Tempo

“Every inhalation creates two heart beats during which the Qi moves three cun. 
Every exhalation moves Qi another three cun and creates another two beats. 
So a Full breath has four beats and moves the Qi six cun. 
The rate of this movement is said to be normal when there are four pulse beats per breath.”
Mai Jing 

Classically, the rate of the patient’s pulse was measured against the breath of the practitioner because practitioners were considered to be at a high standard of cultivation.  These days, however, as we practitioners are perhaps not adequately cultivating ourselves, the pulse rate is measured against the patient’s own breath.   Interestingly, the word Rapid also translates as arithmetic, implying that one should count the pulses against the breath.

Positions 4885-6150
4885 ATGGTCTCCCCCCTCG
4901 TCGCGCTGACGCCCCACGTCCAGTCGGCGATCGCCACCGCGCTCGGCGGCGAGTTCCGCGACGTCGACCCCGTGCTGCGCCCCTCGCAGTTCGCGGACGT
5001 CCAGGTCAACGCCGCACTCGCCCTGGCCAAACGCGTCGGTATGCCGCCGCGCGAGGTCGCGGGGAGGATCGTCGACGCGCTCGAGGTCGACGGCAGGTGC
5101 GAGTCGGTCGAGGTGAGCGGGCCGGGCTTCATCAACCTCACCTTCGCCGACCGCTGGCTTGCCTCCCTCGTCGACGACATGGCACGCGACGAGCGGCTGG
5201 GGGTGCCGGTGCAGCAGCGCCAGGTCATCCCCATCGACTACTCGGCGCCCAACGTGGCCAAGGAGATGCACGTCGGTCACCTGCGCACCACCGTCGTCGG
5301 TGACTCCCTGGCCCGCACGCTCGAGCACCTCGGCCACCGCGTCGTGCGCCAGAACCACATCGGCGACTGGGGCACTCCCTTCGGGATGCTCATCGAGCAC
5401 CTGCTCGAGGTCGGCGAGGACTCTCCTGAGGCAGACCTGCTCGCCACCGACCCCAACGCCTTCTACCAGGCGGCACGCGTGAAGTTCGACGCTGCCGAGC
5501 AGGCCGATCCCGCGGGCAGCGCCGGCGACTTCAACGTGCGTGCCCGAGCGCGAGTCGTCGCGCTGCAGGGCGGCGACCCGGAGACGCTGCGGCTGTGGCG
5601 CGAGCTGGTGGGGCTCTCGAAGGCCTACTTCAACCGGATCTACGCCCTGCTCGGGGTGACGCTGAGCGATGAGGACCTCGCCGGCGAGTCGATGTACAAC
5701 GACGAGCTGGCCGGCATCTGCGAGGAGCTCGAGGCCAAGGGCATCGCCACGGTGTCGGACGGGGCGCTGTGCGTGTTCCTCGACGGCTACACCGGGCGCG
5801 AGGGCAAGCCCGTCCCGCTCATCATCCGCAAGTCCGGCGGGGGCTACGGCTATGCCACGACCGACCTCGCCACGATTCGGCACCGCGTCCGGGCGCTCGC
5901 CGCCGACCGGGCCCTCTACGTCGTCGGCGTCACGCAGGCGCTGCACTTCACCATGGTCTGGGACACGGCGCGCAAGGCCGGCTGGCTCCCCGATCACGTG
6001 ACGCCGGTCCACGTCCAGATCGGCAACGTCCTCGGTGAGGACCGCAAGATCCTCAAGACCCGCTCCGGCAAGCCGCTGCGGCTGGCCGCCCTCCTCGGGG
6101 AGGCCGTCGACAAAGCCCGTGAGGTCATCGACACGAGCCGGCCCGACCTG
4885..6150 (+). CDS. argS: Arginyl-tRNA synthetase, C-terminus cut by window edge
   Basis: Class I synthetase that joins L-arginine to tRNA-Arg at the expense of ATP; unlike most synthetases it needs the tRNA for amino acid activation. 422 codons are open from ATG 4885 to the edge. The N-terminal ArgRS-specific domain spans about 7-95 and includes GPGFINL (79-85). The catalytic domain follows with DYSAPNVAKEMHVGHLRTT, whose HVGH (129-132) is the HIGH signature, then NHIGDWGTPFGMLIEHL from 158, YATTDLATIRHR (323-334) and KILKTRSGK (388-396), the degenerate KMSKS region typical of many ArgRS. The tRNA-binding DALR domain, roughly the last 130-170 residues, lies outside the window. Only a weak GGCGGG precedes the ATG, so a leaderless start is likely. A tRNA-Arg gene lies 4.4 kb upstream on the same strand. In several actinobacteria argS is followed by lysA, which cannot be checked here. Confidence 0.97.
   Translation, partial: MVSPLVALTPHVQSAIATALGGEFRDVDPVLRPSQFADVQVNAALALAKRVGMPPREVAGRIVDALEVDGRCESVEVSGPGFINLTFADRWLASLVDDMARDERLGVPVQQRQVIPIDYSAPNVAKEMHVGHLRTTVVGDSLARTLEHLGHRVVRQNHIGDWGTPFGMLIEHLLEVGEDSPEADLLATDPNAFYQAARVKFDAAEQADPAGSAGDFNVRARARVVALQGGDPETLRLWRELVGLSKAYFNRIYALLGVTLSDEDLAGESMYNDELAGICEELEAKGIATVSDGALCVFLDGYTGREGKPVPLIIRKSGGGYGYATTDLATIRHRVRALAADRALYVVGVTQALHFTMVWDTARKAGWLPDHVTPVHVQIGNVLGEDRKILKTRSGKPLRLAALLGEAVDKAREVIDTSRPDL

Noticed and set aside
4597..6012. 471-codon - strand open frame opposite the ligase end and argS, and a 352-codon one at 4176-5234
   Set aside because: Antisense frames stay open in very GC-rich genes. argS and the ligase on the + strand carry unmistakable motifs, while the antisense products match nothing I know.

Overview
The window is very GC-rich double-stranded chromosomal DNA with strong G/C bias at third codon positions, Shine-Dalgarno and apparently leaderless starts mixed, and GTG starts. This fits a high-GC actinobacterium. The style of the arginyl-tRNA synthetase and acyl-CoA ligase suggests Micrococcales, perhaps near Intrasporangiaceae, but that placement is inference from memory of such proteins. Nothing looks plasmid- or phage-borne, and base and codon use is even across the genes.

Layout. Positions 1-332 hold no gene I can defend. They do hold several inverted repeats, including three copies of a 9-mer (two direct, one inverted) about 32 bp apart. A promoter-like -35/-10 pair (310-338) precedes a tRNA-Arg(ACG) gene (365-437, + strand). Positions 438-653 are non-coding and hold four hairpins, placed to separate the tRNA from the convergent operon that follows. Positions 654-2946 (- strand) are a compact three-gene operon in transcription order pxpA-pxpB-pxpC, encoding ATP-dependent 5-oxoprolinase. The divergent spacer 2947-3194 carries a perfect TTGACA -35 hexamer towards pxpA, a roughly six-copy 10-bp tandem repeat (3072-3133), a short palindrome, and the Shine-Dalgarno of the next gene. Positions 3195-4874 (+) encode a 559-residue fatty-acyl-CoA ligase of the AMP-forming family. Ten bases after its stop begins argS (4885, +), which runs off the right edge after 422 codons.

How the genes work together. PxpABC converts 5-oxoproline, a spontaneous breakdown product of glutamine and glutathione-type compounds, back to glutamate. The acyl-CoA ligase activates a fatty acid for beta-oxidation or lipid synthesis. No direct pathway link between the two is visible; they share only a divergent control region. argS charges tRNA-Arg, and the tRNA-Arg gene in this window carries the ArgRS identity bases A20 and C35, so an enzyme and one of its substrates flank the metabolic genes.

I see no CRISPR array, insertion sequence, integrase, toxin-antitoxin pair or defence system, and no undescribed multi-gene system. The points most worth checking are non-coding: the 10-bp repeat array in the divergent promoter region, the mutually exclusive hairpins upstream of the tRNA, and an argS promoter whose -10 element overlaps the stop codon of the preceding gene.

The clock is immaterial and not used at all.  It can hinder the diagnosis.  The rate must be read as a component within the individual’s system, not measured by an artificial or external standard.  We are interested in the relationship between the breath and the pulse in the individual.

Some positions can naturally be slightly more rapid than others.  The cun is more likely to be slightly rapid than the chi position because the Qi examined in the cun is more lively than that in the chi.